Recently Rachel and I read a book on compassion and helping others called Compassionate Kids. Kindness is being nice to others and treating others fairly, how you want to be treated. Rachel treats others with kindness by doing favors for them. She helps clean out the dishes at home for her dad and gives the dogs water. Kindness is also being friendly and considerate. Rachel likes to spend time with friends either talking on the phone or hanging out together.
Kindness is also about being warmhearted, considerate, and sympathetic. It is more than just being nice. Kindness takes practice to understand and feel it. We share love with others through kind acts such as a smile, a nice word, an unexpected deed, or a planned surprise. When we offer these acts to others, we make people feel good; we pass along hope; we promote peace; we show the power of kindness. Mr. Rogers said it best about what it means to be successful:
“There are three ways to ultimate success:
The first way is to be kind.
The second way is to be kind.
The third way is to be kind.”
Being kind also has some health benefits. Doing something nice for someone causes the release of endorphins, which help to relieve pain. People who make kindness a habit have lower levels of stress hormones such as cortisol. Intentionally helping others can even lower levels of anxiety in individuals who normally avoid social situations.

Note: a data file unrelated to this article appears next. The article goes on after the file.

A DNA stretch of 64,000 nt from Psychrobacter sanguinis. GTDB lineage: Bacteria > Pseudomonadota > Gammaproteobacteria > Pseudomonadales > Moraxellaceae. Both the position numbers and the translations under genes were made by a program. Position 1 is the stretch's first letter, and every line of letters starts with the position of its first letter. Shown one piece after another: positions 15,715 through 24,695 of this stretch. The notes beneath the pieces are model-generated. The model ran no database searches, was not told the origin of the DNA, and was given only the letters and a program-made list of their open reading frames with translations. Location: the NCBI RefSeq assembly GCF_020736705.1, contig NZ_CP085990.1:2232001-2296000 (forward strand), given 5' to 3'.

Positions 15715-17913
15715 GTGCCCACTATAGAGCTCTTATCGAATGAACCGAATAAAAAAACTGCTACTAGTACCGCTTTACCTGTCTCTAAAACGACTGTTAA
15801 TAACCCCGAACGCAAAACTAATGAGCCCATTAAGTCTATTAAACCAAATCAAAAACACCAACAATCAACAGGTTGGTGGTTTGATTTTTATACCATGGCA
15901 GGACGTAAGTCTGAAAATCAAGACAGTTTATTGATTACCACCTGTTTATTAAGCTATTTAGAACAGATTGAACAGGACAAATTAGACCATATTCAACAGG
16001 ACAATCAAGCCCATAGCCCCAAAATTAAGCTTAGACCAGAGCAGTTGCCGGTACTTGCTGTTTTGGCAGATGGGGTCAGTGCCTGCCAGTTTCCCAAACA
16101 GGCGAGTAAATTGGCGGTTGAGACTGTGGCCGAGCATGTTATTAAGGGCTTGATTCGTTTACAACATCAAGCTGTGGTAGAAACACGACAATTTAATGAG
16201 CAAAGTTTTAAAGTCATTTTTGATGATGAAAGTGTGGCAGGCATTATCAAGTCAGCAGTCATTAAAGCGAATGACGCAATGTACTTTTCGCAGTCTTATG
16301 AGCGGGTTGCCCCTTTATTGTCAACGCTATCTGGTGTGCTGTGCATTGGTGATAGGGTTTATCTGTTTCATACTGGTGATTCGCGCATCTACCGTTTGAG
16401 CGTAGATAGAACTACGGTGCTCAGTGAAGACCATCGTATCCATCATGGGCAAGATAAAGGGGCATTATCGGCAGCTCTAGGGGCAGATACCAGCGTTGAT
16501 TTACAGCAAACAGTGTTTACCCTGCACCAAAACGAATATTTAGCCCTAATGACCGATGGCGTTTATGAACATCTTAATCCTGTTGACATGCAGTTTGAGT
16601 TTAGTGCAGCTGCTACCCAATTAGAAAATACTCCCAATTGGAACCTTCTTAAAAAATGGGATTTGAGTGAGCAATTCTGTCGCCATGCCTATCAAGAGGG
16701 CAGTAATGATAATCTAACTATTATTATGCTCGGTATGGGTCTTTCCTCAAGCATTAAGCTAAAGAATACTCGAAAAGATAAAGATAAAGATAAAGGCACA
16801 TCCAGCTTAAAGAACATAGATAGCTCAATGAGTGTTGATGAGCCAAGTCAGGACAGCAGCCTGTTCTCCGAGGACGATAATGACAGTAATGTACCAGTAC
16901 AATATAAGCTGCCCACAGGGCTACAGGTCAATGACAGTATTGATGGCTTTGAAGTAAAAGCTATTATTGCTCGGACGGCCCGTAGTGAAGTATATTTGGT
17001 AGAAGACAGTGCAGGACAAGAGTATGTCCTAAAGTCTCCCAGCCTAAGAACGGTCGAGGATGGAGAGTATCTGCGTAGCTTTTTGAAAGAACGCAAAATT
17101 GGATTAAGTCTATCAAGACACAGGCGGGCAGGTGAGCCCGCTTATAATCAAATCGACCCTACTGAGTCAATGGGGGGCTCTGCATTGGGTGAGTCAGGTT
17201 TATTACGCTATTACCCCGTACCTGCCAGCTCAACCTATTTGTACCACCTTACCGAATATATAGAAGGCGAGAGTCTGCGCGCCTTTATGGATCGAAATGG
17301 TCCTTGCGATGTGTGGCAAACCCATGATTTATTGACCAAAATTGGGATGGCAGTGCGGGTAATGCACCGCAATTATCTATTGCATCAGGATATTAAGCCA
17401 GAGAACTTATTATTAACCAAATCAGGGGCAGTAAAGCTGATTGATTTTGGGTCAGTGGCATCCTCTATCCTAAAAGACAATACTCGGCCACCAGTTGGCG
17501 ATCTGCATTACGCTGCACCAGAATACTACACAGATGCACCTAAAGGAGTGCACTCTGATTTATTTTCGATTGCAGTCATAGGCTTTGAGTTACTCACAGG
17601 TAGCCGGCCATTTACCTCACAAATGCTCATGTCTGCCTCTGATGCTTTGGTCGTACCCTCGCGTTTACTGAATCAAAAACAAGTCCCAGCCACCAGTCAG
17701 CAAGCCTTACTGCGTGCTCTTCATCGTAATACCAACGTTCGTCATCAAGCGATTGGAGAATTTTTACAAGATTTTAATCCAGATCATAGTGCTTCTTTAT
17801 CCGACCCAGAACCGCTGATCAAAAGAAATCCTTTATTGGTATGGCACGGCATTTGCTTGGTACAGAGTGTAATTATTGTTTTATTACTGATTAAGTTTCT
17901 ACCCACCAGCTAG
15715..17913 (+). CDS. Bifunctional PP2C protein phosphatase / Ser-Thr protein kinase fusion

Acts of generosity and compassion also appear to be good for mood. There was a 2010 study that showed that while people with money tend to be somewhat happier than those without it, people who spend money on others report even greater levels of happiness, an effect that can be detected even in toddlers.
If we learned anything today, it has to be that practicing kindness is good for both you and others.